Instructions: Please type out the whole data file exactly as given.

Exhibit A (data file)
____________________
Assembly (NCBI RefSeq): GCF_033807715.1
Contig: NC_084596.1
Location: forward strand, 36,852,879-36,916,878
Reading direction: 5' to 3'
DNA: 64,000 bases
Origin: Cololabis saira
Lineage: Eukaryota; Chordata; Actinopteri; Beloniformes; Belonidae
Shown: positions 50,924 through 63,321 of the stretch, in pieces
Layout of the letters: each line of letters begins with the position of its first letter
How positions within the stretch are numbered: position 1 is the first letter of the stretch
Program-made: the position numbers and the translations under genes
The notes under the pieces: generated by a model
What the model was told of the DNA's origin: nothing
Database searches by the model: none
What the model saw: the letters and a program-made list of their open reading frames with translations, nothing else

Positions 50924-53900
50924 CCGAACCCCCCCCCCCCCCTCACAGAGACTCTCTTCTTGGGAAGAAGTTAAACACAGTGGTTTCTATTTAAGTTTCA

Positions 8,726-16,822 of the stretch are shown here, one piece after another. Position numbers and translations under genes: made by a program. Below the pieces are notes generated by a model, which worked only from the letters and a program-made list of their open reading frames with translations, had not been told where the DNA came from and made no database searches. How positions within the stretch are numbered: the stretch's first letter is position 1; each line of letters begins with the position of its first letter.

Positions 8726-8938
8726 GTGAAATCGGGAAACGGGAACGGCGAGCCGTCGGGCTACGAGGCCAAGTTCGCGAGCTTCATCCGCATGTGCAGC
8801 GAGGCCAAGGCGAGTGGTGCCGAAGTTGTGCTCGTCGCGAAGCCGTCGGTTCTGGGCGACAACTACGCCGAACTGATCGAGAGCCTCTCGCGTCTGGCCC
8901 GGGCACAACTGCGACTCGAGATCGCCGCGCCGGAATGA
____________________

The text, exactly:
Assembly (NCBI RefSeq): GCF_033807715.1
Contig: NC_084596.1
Location: forward strand, 36,852,879-36,916,878
Reading direction: 5' to 3'
DNA: 64,000 bases
Origin: Cololabis saira
Lineage: Eukaryota; Chordata; Actinopteri; Beloniformes; Belonidae
Shown: positions 50,924 through 63,321 of the stretch, in pieces
Layout of the letters: each line of letters begins with the position of its first letter
How positions within the stretch are numbered: position 1 is the first letter of the stretch
Program-made: the position numbers and the translations under genes
The notes under the pieces: generated by a model
What the model was told of the DNA's origin: nothing
Database searches by the model: none
What the model saw: the letters and a program-made list of their open reading frames with translations, nothing else

Positions 50924-53900
50924 CCGAACCCCCCCCCCCCCCTCACAGAGACTCTCTTCTTGGGAAGAAGTTAAACACAGTGGTTTCTATTTAAGTTTCA

Positions 8,726-16,822 of the stretch are shown here, one piece after another. Position numbers and translations under genes: made by a program. Below the pieces are notes generated by a model, which worked only from the letters and a program-made list of their open reading frames with translations, had not been told where the DNA came from and made no database searches. How positions within the stretch are numbered: the stretch's first letter is position 1; each line of letters begins with the position of its first letter.

Positions 8726-8938
8726 GTGAAATCGGGAAACGGGAACGGCGAGCCGTCGGGCTACGAGGCCAAGTTCGCGAGCTTCATCCGCATGTGCAGC
8801 GAGGCCAAGGCGAGTGGTGCCGAAGTTGTGCTCGTCGCGAAGCCGTCGGTTCTGGGCGACAACTACGCCGAACTGATCGAGAGCCTCTCGCGTCTGGCCC
8901 GGGCACAACTGCGACTCGAGATCGCCGCGCCGGAATGA